Lack Of A Driving Force

Then there’s the matter of the driving force or lack thereof. In India, the innate nature of being dependent on one’s parents renders one incapable of moving forward. It dissuades the students from thinking far from the norm, of making it big because they never really realise what is it like to be on their own. Indian millennial has an option to run back to their parents when going gets tough. Ironically, they are not either wholly averse to it. Come to think of it, they thrive on the dependency. Juxtaposed to the western culture where kids are forced to live on their own as soon as they turn eighteen. The absence of daily indulgence and the belief of making on one’s own paves the way for creativity, for the zeal of doing something. Hence, they generate an inventive fervour to succeed in life.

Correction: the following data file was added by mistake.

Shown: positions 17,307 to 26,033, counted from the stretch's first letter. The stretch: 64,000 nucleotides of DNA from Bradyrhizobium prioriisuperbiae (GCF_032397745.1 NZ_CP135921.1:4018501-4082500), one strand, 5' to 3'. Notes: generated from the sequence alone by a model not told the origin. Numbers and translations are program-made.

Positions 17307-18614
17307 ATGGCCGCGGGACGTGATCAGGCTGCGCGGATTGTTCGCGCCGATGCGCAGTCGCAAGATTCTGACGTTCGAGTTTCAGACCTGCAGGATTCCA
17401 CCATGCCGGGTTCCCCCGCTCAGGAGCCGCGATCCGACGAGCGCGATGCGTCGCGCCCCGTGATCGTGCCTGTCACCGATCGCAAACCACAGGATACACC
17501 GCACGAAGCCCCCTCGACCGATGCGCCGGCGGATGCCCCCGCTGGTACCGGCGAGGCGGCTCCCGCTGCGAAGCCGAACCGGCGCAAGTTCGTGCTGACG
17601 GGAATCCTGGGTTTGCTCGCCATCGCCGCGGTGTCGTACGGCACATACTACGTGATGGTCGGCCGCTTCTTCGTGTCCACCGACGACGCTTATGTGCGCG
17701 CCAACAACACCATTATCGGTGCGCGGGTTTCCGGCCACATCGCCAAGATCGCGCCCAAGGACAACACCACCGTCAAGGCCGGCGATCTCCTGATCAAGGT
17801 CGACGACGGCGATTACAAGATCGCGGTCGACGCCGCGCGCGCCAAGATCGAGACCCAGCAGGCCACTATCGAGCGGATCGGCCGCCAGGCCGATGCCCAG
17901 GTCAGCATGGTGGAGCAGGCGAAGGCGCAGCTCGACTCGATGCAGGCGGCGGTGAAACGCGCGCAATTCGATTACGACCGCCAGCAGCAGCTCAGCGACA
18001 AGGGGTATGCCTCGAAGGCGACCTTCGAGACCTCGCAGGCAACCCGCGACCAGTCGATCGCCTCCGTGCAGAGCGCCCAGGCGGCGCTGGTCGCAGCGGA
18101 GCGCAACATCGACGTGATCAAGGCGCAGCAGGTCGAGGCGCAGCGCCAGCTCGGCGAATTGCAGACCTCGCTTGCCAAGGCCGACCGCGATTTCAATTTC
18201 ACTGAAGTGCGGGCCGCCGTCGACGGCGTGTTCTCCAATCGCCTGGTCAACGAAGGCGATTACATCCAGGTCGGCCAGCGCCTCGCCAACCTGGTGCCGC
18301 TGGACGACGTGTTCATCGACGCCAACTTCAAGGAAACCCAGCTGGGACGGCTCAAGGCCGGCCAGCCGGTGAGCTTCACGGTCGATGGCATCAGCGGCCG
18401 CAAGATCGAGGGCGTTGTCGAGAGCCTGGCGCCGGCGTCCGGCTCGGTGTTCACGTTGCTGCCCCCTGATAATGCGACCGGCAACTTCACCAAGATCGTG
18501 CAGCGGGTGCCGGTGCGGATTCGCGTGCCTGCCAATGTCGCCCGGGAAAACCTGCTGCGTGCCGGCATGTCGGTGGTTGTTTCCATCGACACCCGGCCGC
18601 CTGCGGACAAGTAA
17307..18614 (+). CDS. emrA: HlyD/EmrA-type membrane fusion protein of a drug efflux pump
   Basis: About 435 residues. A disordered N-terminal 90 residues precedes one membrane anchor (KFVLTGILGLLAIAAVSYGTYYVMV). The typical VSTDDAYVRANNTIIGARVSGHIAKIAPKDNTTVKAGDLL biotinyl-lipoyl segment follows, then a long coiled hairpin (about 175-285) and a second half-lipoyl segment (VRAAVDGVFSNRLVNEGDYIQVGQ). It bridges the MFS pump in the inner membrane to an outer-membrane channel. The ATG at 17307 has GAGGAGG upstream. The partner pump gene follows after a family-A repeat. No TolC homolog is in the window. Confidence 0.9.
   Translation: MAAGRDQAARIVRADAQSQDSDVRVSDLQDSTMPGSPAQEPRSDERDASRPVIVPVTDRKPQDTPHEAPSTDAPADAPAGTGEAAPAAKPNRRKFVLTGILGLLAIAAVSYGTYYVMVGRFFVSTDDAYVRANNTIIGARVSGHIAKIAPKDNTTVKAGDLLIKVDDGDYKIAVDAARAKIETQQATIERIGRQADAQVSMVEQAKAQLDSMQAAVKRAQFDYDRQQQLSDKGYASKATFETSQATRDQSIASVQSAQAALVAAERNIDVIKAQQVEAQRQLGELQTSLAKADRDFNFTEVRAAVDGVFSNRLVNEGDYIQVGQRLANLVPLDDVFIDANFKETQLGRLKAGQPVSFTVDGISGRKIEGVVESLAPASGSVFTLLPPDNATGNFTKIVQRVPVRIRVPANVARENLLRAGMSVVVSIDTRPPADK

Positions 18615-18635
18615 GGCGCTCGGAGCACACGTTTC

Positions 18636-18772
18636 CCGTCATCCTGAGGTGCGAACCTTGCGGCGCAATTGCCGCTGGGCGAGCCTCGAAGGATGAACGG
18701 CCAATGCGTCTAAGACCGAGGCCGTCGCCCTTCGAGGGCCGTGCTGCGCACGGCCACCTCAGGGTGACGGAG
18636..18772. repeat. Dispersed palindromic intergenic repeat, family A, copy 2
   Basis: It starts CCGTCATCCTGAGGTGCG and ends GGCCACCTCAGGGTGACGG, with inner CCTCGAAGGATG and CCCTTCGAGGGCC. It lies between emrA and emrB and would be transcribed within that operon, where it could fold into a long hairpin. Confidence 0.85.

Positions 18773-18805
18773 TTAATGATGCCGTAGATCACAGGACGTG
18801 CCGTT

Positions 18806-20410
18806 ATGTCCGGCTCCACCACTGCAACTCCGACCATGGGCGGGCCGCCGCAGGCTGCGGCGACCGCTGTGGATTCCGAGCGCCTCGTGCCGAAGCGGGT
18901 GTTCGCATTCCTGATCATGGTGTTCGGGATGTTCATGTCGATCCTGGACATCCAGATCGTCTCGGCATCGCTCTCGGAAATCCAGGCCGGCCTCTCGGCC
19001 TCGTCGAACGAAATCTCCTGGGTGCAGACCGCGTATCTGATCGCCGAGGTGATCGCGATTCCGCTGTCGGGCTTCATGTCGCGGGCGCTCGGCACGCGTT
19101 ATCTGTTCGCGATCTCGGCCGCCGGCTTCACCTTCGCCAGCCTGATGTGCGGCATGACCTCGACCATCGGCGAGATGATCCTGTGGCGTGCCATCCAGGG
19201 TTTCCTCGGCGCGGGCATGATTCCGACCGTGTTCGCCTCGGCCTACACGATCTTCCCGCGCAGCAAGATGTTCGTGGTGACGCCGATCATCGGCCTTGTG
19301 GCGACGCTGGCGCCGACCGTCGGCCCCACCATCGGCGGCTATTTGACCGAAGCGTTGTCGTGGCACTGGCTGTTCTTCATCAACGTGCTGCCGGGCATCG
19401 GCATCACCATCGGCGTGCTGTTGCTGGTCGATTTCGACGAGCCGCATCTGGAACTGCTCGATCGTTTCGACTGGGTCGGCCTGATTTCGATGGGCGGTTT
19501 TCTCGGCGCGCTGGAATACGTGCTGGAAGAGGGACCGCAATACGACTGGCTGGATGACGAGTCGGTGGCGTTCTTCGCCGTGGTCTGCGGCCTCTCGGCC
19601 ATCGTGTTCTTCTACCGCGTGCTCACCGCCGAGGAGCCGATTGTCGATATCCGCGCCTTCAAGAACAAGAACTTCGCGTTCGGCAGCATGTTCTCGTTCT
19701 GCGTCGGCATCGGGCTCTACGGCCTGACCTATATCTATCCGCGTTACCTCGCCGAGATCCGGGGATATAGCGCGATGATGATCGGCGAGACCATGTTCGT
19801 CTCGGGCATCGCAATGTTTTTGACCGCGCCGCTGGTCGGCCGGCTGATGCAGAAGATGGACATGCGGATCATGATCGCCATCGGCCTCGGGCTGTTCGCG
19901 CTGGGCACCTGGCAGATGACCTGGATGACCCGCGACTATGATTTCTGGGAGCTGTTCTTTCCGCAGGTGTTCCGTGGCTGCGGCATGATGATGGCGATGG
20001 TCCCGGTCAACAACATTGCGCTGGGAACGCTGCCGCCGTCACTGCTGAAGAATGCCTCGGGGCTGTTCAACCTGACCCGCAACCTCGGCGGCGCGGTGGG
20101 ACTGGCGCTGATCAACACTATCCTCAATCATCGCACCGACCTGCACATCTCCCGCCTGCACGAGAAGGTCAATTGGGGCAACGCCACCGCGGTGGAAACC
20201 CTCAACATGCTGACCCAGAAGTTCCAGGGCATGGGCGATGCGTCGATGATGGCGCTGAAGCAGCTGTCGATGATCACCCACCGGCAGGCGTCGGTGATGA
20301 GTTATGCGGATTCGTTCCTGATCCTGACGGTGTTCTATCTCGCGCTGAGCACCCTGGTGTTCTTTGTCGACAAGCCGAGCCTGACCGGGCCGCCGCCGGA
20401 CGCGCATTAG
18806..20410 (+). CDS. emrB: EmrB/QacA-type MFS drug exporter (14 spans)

While there are many other reasons that have contributed to the engineering cul-de-sac in India, these are the most profound. Nevertheless, to completely write off our engineering system and many commendable achievements of our engineering students and scientists, is nothing short of myopic.

All is not lost when it comes to Innovation & Education  in India

It is irrefutable that there are some big problems and our country is reeling from an acute lack of innovation, one can still say that all is not lost. Many Indian students, despite the lack of support and fundings, still continue to enthral us with their creativity. Innovations do emanate from the walls of our engineering colleges. Our scientists are rendering unequivocal service to many successful projects undertaken by ISRO.